What’s the one thing every Finance person complains about if their organization uses Excel for budgeting? That users break links or overwrite formulas or somehow introduce errors into the spreadsheet that Finance worked so hard to create. Intentional hacking? Unintentional hacking? Doesn’t matter — the results are the same.
The implications are truly frightening. A single error, introduced at the lowest level of the budgeting process, can go undetected all the way up to the consolidated P&L that’s reviewed by senior management. This isn’t some theoretical risk, like an asteroid hitting your home: it’s a very real risk that every Finance organization needs to cope with.
I worked with a CFO of a joint venture between two very large insurance companies. She told me how a consolidated spreadsheet that produced a P&L was built using multiple linked spreadsheets. Unknown to her at the time, or anyone else, a link with one particular spreadsheet was broken. That resulted in a sizeable error on the consolidated P&L. Sounds bad, doesn’t it? But what made the matter so much worse was the error was not discovered until after the budget was blessed by not just one, but two Board of Directors (one for each of the parent companies).
I worked with the CFO of a university that was in a slightly better position. His team discovered a spreadsheet error before the budget was actually presented to the Board. Good. But in his case the problem was revealed the morning of the Board meeting… so he had to announce that a problem had been discovered and Finance was in the process of reconciling it (and verifying no other errors existed). The Board of Directors review of the budget was pushed back two weeks as a result. Now just imagine standing in front of your Board of Directors and saying “Sorry folks, we won’t be reviewing the budget today after all.”
Broken links. Formulas being over written or deleted. Rows and column being inserted and blowing up elegant formulas that Finance so thoughtfully crafted. Ever wonder why these users seem so intent on making your life miserable? Why do they want to hack the budget?
Excel budget templates don’t reflect how people actually think about the business. So people wind up hacking the budget templates to work the way they think. That might mean inserting rows to add line item detail, overwriting an existing formula, writing a new formula (improperly) or any one of a hundred hacks that introduce errors.
There are two strategies Finance typically employs to try to prevent or eliminate spreadsheet errors. One is to attempt to lock down budget spreadsheets. This can prove fatal because it provides a false sense of security… “Hey, no reason to validate these spreadsheets, they’re locked down!” Most of us have learned the hard way that a smart user will get around passwords and other lock down features.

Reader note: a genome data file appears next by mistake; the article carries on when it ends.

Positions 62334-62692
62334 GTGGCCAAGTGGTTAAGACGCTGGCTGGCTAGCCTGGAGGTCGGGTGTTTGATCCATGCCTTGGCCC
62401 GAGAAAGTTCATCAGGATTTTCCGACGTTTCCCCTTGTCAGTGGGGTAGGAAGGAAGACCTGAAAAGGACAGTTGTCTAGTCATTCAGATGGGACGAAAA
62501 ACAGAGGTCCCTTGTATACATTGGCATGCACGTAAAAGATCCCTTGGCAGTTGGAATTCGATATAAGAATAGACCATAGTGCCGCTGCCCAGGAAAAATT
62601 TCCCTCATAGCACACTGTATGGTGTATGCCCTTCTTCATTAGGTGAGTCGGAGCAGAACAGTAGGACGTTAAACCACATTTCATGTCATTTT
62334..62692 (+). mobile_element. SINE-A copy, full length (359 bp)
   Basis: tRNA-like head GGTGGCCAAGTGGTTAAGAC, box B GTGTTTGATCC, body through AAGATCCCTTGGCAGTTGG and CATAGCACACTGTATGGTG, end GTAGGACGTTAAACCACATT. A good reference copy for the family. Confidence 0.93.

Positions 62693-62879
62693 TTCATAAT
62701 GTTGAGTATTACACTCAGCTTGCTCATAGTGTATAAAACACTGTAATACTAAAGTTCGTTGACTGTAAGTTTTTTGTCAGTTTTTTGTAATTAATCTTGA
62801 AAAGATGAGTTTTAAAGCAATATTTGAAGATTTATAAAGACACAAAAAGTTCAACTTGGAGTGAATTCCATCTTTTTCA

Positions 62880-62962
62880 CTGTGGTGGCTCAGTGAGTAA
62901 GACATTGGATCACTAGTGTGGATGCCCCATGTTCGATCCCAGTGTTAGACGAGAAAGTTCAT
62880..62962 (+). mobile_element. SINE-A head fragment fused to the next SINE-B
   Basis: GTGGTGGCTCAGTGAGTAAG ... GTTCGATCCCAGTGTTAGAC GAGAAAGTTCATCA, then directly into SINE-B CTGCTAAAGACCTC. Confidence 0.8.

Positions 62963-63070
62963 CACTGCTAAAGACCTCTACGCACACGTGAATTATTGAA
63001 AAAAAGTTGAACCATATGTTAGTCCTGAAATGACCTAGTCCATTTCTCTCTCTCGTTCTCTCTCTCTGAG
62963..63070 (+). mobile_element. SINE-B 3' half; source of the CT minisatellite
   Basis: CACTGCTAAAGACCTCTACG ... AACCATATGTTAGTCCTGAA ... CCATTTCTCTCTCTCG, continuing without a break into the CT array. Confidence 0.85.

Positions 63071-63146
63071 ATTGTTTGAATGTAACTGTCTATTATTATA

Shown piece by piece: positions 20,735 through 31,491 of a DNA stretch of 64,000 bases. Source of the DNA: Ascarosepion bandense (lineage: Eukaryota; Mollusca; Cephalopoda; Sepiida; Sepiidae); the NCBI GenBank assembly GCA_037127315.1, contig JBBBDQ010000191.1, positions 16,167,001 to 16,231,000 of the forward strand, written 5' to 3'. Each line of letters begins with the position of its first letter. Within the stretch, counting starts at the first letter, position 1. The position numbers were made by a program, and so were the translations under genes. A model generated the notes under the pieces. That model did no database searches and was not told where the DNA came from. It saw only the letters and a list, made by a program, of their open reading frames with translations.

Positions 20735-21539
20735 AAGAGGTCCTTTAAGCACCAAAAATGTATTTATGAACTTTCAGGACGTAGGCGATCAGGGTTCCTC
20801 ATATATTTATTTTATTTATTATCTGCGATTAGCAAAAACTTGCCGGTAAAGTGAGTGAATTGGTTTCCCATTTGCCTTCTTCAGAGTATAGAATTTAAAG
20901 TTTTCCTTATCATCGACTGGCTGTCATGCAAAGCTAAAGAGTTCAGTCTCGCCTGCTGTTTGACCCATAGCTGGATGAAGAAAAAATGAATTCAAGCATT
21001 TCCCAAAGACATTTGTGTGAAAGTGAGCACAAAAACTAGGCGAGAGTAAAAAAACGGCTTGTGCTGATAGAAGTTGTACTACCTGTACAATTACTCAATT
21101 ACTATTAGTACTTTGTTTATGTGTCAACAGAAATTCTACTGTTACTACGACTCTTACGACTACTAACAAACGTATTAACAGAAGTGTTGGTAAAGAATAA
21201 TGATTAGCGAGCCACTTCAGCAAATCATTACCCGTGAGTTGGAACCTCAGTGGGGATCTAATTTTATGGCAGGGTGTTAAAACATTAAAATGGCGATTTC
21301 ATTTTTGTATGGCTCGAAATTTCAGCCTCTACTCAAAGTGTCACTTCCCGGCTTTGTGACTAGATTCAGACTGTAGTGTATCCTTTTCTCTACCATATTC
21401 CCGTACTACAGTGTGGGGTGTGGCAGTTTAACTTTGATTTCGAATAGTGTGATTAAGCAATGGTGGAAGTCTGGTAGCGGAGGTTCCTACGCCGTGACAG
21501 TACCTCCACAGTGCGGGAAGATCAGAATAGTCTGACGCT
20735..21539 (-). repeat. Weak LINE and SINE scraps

The other problem with locked down spreadsheets is, by design, they limit choice and flexibility. End users are frustrated enough with the budget process and this only serves to irritate them and make them less willing to engage in the process.
The other common strategy is to spend hours validating spreadsheets, pouring over them to identify potential errors. This strategy is often deployed in conjunction with locking down templates; because hackers may gotten around the passwords, and because Finance itself may have inadvertently created some error (nobody’s perfect).
The “let’s check all the spreadsheets to make sure they’re right” is monstrously inefficient, and significantly limits the time Finance can spend on value added analysis. But it’s also impractical. There is no way to check every cell of every individual budget spreadsheet –and all the cells in all the consolidating spreadsheets. You might think you’re doing a good job of this today, but just ask yourself, “Would I bet my house that even after Finance checks the budget spreadsheets, there isn’t an error buried somewhere?”
The bottom line is hackers – of both the intentional and non-intentional kind – undermine the credibility of the budget P&L. Since Finance runs the budget process, confidence in the Finance team itself is undermined.
What’s to be done?
If you’re using Excel for budgeting, the only answer is “work hard and cross your fingers.” But the longer term answer is to move to a real budgeting application, one built on a database (not spreadsheets) that is flexible enough to allow people to budget the way that they think — in a well controlled environment. That’s exactly what I had in mind when I first envisioned a planning application as a FP&A Manager at Pepsi Cola International, and that an inspired and incredibly talented team brought to life at XLerant.
If you have personal experience with broken links and formula errors and other budgeting nightmares that wake you up in the middle of the night, please share them here.